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Discussion Starter · #1 ·
I have a 1999 Wagon with a CD Changer in the rear cargo area.
I do not use the car much, and while I try to keep the battery charged, sometimes it goes flat.

The last time this happened, I charged the battery and reinstalled it. When I went to use the CD Changer, I was getting a CD error.
I tried to eject the CD Cassette holder and it would not eject. I disassembled the changer, and as has been previously described on the forum, there were 2 CDs jammed half way into the player mechanism. I was able to remove them and the player now works.

It does raise the question of how should you leave the CD player if you are not going to use the vehicle for a while.
I could go to the rear and eject the cassette, but hey, I'm lazy!

Is there a way to unload the currently playing CD from the player mechanism back into the CD Cassette? Does the changer automatically do this if you turn off the Stereo, or does it leave the loaded CD in the player mechanism?

Oh, and I'm old so I don't want to replace the CD Player with an mp3 player, streaming device, or what have you. I like old technology.

On a side note, once I removed the stuck CDs, I loaded a single CD into the cassette slot #2. When I inserted the cassette, the stereo did not read the CD slot 2.
I would assume that the player starts reading the cassette holder at slot #1 and when it sees nothing, it does not try any of the other Slots. I inserted the same CD into slot #1 and it was read correctly. I loaded a total of 4 CDs and they were all read and played. I have not currently tried filling different combinations of slots to see if what I saw was a random fluke, or should I be loading from Slot #1 sequentially up and not skipping slots. Any comments?

Thanks and regards

Dale
 

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You’re correct that the only way to get the CD changer to return the disc is to hit the eject button, otherwise it just leaves the last tray in place to reduce wear.

As for the second question, it should be skipping the first one if empty and proceeding to the next occupied disc slot.
 
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Discussion Starter · #3 ·
Thank you White Falcon,

I will eject the magazine for extended shut down periods.

I went back and inserted different combinations of CDs into the magazine and indeed it behaved exactly as you described.
I'm not sure why I had issues initially loading the cassette after extracting the CDs.
Probably brain fog!

Regards

Dale
 

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I have a 1999 Wagon with a CD Changer in the rear cargo area.
I do not use the car much, and while I try to keep the battery charged, sometimes it goes flat.
Without addressing directly your question about CD changers running your battery down, nobody has seemed to approach this from the other end. I have a motorcycle, boat, Taurus, and Ranger. I am also the only one who operates any of them. Since my truck is by far the most used vehicle I own, the others can go weeks or months between use. None of them ever fails me when I go to start them though. How?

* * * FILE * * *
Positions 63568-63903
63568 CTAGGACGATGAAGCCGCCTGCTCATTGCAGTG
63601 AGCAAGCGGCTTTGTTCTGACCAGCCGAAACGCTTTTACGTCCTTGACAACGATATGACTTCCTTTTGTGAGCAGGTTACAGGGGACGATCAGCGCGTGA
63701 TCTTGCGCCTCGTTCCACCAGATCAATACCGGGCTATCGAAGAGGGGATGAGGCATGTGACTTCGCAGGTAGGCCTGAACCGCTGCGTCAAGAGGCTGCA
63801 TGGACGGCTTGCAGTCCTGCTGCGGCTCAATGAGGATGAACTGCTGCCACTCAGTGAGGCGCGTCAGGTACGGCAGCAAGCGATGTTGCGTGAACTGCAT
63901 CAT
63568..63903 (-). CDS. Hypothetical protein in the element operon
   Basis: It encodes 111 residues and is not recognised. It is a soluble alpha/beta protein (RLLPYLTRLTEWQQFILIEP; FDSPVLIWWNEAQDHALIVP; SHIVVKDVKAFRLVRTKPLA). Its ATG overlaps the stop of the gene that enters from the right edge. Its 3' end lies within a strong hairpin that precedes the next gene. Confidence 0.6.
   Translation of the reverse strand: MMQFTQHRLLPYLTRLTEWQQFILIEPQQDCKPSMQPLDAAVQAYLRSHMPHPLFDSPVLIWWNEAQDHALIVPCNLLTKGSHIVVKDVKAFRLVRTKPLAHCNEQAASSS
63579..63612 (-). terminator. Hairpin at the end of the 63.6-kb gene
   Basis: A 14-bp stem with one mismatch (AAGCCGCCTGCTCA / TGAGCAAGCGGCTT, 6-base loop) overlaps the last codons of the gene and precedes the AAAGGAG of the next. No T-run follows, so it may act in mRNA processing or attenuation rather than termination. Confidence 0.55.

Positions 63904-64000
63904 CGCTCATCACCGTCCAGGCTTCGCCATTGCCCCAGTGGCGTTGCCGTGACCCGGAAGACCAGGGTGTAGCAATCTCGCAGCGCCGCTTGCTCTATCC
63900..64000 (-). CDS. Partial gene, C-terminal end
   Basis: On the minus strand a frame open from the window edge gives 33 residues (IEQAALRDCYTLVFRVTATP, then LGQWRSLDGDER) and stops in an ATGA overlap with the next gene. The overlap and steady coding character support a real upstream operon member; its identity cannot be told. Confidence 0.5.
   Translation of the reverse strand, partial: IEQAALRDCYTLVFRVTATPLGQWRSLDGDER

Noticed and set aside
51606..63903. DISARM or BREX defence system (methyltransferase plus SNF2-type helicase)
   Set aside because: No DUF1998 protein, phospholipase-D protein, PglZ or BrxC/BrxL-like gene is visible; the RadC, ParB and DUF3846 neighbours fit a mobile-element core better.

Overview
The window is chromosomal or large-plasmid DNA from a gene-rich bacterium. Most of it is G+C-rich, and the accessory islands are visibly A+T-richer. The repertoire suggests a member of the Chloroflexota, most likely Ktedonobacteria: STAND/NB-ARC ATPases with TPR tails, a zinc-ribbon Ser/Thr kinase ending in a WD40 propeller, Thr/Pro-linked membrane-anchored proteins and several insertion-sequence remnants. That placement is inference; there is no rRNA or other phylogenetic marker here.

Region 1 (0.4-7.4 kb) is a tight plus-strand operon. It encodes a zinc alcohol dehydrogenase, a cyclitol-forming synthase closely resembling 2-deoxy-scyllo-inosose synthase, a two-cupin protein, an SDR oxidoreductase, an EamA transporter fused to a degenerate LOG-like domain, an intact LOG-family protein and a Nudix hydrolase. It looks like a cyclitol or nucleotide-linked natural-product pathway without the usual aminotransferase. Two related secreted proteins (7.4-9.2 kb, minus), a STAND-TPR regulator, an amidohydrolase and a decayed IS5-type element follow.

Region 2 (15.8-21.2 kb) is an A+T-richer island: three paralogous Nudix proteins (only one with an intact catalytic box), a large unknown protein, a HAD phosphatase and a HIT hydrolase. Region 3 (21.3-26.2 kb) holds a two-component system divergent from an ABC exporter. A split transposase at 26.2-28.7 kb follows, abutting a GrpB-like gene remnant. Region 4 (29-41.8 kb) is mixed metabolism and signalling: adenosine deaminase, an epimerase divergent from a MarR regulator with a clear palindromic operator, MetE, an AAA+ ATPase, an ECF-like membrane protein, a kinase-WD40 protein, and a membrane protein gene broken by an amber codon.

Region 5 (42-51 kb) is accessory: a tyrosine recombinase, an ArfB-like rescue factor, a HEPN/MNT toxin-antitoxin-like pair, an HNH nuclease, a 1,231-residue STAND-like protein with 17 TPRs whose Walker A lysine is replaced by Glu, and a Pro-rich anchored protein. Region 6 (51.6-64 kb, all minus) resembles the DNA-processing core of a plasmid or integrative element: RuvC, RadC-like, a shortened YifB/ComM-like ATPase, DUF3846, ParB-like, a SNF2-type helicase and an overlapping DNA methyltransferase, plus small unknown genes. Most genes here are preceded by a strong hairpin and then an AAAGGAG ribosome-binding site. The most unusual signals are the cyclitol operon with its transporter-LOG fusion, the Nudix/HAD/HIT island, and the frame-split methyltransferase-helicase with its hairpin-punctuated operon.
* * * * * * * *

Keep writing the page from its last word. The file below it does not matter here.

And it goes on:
I have a battery maintainer on each of them using the permanent ring connector bolted down directly onto their battery posts. A little pigtail sticks out from the front of the engine compartment a couple of inches so I never have to raise the hood to connect them.

A maintained battery will typically last for 7-8 years before it no longer will reliably start my engines. The car, truck, and motorcycle are all kept in the garage but the boat is out in the driveway where I use a long 12 volt extension cord so there's no danger of getting shocked when it rains.

Camera accessory Musical instrument accessory Audio equipment Font Auto part


These are available for a little over $30 at most auto parts stores as well as Amazon and Walmart. And a 12 foot long extension cord is about $10 from the same sources. I don't know what length is too long but I do know 25 feet is perfectly acceptable.


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While this doesn't fix your CD changer issue, it will take care of having to suffer dead batteries because of it.
 

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Discussion Starter · #6 ·
I have picked up a battery minder and am going to keep the battery topped up.
My Taurus is parked outside so I have to run an extension cord outside. I have hesitated to do this, aside from being lazy, I have been worried about electrical safety.
Oh, and I don't think that the audio system drew an excessive amount of power and caused the flat battery. It was strictly my fault.
The Taurus is the car I have as my retirement car. I have maybe 2 years left before I retire and I want one that is not too complex. Modern cars do not excite me at all, and their long term reliability is suspect. As a result, I don't have the car licensed yet. It is difficult to keep the battery topped up.

Dale
 

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My Taurus is parked outside so I have to run an extension cord outside. I have hesitated to do this, aside from being lazy, I have been worried about electrical safety.
Extension cord the 12v side - you can get bulk outdoors-rated 12v cord at the big box home improvement store.
 
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